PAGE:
Valve’s premier FPS game has launched with mixed feelings. Is Counter-Strike 2 really Esports ready?
Released at the end of summer 2023, Counter-Strike 2 wasn’t as well received as most people would’ve hoped. Now, more than a month has passed, and there is a lot of skepticism about whether the game was fully prepared to be released or not.
Valve gave themselves a deadline with the reveal trailers, and maybe they felt pressured to follow through with their promise. Nevertheless, the game was released in a barebones state, with constant updates that are constantly polishing it. However, there are still concerns about whether the game is Esports-ready right now or not.
Read More: Counter-Strike 2 New Rating Changes
Valve’s Early Release of Counter-Strike 2
Work started on Counter-Strike 2 back in 2020. The biggest reason to upgrade was the port from Source to Source 2, Valve’s preferred game engine going forward. Developers can easily update the game if it is moved to a new engine, and with that, the successor to Global Offensive started its development.
Developers for Counter-Strike 2 gave an exclusive interview on PCGamer about the state of the release and the future of the game. The reasoning behind the release can be well understood from their statements in the interview.
For sure, there are some features that would have been included in CS2 at launch if we had a longer beta. But over time, it’s not clear what the priorities should be when you have an ever-shrinking and self-selecting subset of the community participating. And without everyone playing the same game, we couldn’t make much progress on the most critical systems like networking, performance, and core gameplay. “CS Dev Team via PCGamer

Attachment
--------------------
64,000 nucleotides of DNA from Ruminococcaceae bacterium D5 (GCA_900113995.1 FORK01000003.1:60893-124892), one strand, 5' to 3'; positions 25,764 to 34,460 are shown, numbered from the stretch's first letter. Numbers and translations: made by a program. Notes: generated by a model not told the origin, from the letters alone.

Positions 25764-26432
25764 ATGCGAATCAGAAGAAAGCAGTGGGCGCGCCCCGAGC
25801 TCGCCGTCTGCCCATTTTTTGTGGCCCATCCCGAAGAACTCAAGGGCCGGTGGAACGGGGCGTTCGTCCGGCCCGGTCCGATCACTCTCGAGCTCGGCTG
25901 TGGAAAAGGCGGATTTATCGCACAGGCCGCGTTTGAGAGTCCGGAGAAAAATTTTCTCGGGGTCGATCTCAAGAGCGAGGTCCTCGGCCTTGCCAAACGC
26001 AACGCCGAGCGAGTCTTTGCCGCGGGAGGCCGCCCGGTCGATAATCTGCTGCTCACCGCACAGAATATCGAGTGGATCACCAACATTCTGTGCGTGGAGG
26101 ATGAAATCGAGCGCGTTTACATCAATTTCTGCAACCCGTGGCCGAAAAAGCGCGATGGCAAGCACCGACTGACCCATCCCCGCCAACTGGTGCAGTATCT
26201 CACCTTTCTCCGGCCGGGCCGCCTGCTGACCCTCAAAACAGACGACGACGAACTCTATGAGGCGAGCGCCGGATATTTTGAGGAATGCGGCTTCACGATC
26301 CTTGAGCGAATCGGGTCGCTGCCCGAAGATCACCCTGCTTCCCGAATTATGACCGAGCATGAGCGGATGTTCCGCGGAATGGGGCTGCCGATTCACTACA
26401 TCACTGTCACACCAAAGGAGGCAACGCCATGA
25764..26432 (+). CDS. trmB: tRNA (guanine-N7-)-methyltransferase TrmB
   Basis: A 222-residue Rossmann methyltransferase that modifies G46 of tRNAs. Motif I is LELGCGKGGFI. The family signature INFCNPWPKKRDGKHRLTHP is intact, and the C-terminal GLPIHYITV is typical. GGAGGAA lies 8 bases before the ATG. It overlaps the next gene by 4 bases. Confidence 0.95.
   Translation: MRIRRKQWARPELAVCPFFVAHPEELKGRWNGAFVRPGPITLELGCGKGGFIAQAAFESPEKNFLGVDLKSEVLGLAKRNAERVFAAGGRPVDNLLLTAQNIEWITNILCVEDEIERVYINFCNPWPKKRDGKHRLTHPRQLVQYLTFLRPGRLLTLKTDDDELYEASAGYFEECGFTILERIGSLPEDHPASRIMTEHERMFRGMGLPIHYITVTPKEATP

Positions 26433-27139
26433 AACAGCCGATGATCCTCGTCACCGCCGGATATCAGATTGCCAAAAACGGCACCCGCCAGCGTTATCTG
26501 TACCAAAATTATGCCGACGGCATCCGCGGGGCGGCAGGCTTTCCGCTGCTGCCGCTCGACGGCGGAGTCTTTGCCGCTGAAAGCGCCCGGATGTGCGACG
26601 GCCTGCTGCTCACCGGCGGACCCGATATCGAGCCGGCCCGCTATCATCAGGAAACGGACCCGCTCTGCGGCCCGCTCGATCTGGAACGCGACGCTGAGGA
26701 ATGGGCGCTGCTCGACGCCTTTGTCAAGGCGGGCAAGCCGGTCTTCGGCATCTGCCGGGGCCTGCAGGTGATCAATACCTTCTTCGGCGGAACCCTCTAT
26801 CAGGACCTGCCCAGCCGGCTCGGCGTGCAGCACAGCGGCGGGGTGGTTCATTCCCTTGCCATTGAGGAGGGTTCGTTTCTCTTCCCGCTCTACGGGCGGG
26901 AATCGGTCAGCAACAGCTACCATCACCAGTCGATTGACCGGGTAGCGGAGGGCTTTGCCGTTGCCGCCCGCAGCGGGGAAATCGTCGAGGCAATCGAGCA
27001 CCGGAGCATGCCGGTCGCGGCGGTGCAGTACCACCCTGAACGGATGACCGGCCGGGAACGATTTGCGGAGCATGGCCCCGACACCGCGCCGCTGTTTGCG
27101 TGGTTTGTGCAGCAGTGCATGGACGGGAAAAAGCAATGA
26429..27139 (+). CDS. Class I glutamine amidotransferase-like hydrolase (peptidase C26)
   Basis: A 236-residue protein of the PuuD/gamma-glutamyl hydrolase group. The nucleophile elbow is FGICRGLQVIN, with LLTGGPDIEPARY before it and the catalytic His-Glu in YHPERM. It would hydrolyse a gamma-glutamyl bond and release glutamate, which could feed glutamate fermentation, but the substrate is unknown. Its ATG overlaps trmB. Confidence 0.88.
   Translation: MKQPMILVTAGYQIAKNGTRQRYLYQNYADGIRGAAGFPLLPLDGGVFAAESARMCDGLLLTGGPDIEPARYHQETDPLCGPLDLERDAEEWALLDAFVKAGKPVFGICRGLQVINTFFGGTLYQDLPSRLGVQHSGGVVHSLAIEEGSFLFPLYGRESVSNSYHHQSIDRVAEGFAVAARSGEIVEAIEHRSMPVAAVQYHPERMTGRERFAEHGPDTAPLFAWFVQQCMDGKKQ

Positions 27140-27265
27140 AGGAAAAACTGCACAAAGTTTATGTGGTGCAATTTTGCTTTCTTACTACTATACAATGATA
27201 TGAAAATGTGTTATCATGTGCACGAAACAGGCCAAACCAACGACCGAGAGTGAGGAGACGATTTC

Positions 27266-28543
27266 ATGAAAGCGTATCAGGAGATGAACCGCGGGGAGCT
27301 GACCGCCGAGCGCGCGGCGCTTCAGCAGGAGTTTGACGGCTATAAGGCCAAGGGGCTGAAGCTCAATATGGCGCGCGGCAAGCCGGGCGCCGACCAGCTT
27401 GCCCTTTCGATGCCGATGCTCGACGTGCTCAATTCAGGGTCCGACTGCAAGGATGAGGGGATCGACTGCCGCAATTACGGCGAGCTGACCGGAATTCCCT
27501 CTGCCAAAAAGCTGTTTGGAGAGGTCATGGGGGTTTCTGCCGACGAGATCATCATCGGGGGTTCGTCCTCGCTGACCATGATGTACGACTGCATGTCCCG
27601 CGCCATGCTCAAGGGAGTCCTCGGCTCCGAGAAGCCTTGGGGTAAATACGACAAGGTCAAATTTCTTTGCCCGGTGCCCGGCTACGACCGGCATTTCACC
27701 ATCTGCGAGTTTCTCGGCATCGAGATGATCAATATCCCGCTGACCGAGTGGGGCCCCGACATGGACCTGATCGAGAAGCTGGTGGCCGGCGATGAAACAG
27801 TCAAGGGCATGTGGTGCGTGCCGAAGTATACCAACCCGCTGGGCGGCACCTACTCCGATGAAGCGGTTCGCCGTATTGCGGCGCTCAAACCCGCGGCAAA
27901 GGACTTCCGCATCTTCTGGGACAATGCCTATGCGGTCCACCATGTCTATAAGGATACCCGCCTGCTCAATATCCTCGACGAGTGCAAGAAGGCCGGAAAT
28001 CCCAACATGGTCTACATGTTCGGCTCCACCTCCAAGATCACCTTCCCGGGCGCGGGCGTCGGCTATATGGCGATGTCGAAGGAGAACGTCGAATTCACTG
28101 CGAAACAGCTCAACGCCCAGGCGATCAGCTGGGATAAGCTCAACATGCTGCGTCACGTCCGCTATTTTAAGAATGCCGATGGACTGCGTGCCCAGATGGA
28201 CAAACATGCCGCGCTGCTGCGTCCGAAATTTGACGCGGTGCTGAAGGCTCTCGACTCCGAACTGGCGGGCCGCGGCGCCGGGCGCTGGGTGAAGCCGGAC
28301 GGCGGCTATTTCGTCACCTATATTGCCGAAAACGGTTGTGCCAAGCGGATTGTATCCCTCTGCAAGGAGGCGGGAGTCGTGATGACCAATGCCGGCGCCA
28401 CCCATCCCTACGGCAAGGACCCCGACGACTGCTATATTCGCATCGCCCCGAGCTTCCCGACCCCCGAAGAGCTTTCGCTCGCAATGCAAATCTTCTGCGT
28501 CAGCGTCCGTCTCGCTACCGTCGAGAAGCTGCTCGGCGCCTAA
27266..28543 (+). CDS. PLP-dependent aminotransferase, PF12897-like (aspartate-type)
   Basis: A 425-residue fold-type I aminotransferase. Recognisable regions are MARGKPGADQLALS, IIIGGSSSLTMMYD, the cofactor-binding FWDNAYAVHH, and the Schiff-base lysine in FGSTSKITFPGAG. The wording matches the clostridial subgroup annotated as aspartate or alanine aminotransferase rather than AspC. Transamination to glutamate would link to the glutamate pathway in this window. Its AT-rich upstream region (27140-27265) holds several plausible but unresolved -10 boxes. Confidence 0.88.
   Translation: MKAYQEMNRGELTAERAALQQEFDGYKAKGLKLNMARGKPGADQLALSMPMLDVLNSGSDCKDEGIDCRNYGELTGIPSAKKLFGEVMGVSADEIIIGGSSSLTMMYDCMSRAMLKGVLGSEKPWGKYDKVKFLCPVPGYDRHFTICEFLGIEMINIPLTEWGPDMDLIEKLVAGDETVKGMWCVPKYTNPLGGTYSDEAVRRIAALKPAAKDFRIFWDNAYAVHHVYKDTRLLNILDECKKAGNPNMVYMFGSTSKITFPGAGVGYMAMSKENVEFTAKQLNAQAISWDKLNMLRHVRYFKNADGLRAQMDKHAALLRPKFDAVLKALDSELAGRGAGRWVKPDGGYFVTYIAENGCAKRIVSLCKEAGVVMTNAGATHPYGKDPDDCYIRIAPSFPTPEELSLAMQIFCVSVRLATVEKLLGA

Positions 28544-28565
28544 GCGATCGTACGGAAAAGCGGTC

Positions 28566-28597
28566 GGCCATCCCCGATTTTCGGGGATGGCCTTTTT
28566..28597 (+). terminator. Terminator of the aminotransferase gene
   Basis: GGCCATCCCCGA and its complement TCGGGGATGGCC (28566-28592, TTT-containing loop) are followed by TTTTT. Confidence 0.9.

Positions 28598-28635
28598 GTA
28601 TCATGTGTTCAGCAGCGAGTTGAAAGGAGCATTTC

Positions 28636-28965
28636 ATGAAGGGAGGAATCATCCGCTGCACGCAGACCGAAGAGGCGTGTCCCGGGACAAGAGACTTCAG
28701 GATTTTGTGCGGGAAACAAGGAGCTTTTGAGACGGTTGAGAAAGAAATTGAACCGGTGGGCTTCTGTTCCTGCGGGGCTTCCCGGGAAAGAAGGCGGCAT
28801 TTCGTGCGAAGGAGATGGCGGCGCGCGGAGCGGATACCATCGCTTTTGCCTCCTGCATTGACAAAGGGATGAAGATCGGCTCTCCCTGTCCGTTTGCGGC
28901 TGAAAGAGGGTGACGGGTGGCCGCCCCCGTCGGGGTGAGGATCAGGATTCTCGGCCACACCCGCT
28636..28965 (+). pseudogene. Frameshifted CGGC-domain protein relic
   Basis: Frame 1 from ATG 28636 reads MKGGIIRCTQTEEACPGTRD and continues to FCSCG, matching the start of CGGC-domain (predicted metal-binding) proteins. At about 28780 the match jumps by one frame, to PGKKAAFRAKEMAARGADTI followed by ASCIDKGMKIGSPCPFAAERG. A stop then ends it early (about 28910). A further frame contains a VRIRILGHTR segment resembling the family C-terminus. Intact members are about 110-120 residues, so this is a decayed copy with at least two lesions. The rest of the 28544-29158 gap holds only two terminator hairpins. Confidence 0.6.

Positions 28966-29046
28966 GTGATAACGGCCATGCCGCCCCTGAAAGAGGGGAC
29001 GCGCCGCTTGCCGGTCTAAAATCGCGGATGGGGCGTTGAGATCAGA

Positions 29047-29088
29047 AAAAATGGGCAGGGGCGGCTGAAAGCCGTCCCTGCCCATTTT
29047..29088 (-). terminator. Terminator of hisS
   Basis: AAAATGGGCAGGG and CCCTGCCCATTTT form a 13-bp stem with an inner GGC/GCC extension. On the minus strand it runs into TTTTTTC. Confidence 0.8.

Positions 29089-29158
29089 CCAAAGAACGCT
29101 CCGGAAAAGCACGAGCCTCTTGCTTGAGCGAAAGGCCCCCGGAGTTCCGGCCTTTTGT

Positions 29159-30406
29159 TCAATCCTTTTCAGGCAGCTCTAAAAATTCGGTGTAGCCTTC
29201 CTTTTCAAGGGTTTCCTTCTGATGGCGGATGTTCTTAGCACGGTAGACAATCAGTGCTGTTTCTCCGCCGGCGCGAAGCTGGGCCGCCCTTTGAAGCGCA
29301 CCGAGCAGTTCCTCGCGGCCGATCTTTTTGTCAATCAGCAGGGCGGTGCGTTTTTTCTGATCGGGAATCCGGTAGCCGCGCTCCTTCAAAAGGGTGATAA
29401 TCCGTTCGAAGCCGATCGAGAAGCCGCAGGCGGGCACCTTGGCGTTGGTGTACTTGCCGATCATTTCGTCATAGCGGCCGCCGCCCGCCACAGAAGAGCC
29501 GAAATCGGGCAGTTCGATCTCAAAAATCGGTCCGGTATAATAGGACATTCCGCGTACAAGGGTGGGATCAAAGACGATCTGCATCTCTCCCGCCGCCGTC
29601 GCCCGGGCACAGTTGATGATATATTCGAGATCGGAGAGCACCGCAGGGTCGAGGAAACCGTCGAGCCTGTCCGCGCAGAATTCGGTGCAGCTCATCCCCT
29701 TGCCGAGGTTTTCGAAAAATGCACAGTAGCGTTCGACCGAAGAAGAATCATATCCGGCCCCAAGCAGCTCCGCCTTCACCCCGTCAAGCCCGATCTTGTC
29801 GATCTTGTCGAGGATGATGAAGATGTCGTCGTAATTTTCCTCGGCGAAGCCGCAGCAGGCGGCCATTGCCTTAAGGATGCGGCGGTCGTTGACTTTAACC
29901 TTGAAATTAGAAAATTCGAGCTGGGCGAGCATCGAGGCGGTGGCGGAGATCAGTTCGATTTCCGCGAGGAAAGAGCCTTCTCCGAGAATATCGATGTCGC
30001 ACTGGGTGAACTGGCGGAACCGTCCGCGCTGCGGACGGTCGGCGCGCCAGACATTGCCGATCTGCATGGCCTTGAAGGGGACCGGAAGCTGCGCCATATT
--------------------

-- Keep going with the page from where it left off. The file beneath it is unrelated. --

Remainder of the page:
This hints towards the game not being fully ready to launch with all the features of Global Offensive. However, the game needed massive public feedback in order to iron out any errors and issues. This can be one of the reasons why the release felt very basic.
Is Counter-Strike 2 Esports Ready?
The primary game modes that the game released were the premier mode, the competitive game mode, and the casual. Mostly, the game favored the competitive side more than the casual player base. The game is being polished every week with constant updates. Despite that, players have reported issues with hit registration and animations that hamper the game experience.
The CS2 Developers are aware of such instances, and they have also stated in the interview that these are not.
They show a different bug (an animation-hitbox mismatch when looking down), but the important thing is that those clips helped us isolate the specific bug and ship the fix to customers quickly. Bugs like that are unfortunate but detailed community feedback is incredibly helpful.”CS Dev Team via PCGamer
Counter-Strike 2 Esports
For Esports, we only have to take a look at the most recent large-scale LAN event. IEM Sydney 2023 gave us the first taste of what Esports will look like in this version of the game. While viewer-wise, it is difficult to gauge what happens on the server, some of the players have given their piece about the game. Ropz has posted in a comment that “there is barely a difference LAN vs Online.”
While professional players have expressed concerns about the state of the game, it has not even been two months since the full release. So, there is ample time for the developers to fix any potential issues. The landscape is only going to get better as the first Major in Copenhagen draws near.
Read More: How Long Does a Counter-Strike 2 Match Last?